Transparency Market Research recently released a report that says the mobile healthcare market (mHealth), which currently sits at annual revenues of $1.3 billion, is poised for rapid growth over the next six years at a compound annual growth rate of 41.5%. This would put the industry at $10.2 billion in revenues by 2018. What is driving this growth and what can healthcare companies do to leverage mobile market research to their advantage?
The United States population continues to age, which results in a higher overall incidence of chronic diseases that need to be monitored in an ongoing way. At the same time, the widespread adoption of smartphones and other mobile devices has become ubiquitous among all segments of the population.
In the US, the number of mobile phones is already greater than the population by 17 million. Another driver for the rise of mHealth is the continued shortage of healthcare workers nationwide. If compensation from medical insurance companies to healthcare providers drops significantly, this shortage will only worsen.
Mobile technologies offer a way for physicians and their patients to interact more efficiently, creating the potential for a two-way flow of information that could lessen the number of in-office visits needed, saving precious healthcare dollars for doctors offices and patients who are struggling with paying for their medical expenses in tough economic times.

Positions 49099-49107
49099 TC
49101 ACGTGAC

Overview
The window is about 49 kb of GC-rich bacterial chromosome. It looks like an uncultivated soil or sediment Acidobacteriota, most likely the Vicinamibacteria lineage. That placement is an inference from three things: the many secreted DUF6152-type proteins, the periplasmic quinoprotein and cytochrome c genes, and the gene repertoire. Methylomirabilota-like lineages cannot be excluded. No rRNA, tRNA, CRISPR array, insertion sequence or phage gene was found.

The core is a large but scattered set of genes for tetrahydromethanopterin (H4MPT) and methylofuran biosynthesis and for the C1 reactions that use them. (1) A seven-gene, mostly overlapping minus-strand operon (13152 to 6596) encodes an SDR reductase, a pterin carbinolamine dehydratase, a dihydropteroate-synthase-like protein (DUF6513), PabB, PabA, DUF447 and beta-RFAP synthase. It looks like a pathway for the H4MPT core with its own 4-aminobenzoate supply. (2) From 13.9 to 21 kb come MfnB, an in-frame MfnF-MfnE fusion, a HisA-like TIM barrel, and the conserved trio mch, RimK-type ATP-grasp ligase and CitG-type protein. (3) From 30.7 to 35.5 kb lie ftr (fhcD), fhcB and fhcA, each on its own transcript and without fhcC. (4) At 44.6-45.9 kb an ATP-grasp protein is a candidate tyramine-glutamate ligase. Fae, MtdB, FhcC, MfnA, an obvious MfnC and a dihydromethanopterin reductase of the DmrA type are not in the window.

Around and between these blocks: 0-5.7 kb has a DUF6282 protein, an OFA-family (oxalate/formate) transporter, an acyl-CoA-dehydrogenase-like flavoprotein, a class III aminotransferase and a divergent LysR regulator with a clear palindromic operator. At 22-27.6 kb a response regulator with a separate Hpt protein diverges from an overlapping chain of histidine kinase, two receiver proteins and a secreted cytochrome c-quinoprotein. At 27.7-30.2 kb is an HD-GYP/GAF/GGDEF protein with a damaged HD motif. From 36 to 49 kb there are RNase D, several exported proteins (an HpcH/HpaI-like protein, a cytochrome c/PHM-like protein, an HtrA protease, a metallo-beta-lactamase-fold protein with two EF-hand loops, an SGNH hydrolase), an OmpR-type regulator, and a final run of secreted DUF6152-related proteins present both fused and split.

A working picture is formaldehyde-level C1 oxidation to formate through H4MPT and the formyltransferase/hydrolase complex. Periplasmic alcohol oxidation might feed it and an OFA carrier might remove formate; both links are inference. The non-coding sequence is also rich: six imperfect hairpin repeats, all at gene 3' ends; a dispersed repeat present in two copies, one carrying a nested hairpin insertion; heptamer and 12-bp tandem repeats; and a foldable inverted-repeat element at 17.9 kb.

What Healthcare Companies Can Do
How can a healthcare company make the most of the rapidly growing mHealth market? One key to the puzzle is thinking through how mobile connections can help streamline existing operations rather than inventing whole new systems. The first thing on the agenda should be mining healthcare patient databases to identify the prevalence of conditions that lend themselves to monitoring through mobile technologies.
Take, for example, diabetes and the work of WellDoc Inc., a healthcare technology company. The company outfitted 163 patients with blood glucose monitoring equipment and a mobile app that allowed them to enter self-monitored glucose data into their mobile devices and then receive real-time coaching through cloud-based medical software to help manage their levels of glycated hemoglobin.
An overall statistically significant decline of 1.9% was achieved, as opposed to the .7% in the control group. In dollar figures, more than $218 billion is spent each year treating diabetes, and this mHealth approach could save up to $10,000 per patient in medical costs. Other top choices of conditions that could be monitored and improved through mHealth include obesity and hypertension.
The promise of mHealth is nothing short of revolutionary. To take full advantage of it, however, healthcare companies will need to be willing to think differently, act differently and accept new, closer, real-time relationship management with their clients and patients. It’s a win-win situation in the making that has the potential to increase the overall health of billions of people around the world.